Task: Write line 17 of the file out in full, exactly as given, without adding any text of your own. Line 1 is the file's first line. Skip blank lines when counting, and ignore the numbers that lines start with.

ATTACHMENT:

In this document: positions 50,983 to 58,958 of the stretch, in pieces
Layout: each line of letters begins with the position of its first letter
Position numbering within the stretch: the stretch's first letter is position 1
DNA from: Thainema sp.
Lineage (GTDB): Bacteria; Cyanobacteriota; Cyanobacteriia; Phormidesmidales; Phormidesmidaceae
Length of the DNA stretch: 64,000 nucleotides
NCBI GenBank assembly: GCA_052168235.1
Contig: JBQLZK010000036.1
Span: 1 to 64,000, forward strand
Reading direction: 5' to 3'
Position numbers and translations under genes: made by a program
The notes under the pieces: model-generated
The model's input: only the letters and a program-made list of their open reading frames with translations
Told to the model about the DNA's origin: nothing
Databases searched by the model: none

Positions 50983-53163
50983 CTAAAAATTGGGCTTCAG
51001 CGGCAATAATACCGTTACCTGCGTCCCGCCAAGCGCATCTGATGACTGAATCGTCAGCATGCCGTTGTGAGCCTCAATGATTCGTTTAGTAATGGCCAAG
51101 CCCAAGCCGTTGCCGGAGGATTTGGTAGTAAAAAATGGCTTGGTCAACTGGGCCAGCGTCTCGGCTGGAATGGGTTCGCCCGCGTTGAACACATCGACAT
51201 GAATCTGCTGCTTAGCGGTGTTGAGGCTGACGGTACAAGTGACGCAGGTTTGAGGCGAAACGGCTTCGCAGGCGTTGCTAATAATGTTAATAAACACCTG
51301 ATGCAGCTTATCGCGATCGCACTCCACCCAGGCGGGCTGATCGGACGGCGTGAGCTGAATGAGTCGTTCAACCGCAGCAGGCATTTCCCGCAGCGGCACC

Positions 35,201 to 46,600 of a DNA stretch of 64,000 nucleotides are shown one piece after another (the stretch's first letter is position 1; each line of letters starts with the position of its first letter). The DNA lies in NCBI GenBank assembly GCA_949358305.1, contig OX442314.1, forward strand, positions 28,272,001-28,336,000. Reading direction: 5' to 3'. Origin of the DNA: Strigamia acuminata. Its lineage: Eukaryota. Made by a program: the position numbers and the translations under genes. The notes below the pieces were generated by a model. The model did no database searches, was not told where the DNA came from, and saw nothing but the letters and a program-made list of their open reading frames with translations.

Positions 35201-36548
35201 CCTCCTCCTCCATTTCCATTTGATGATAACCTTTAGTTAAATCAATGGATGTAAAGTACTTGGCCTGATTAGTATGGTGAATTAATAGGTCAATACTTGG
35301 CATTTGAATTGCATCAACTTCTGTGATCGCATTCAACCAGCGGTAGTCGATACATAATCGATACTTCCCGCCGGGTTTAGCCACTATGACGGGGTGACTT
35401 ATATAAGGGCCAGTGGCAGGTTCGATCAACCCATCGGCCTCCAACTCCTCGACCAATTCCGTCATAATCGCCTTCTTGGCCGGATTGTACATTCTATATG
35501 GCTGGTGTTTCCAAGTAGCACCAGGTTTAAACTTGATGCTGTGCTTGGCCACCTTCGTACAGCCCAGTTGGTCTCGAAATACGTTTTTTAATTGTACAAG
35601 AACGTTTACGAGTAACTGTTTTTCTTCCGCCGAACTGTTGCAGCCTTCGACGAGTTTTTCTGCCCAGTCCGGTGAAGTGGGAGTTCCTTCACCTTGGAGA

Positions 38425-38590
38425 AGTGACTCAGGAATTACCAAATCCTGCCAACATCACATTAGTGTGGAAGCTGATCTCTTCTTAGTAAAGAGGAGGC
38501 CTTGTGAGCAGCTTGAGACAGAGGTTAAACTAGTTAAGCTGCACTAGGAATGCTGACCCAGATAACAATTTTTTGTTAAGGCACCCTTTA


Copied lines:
50983 CTAAAAATTGGGCTTCAG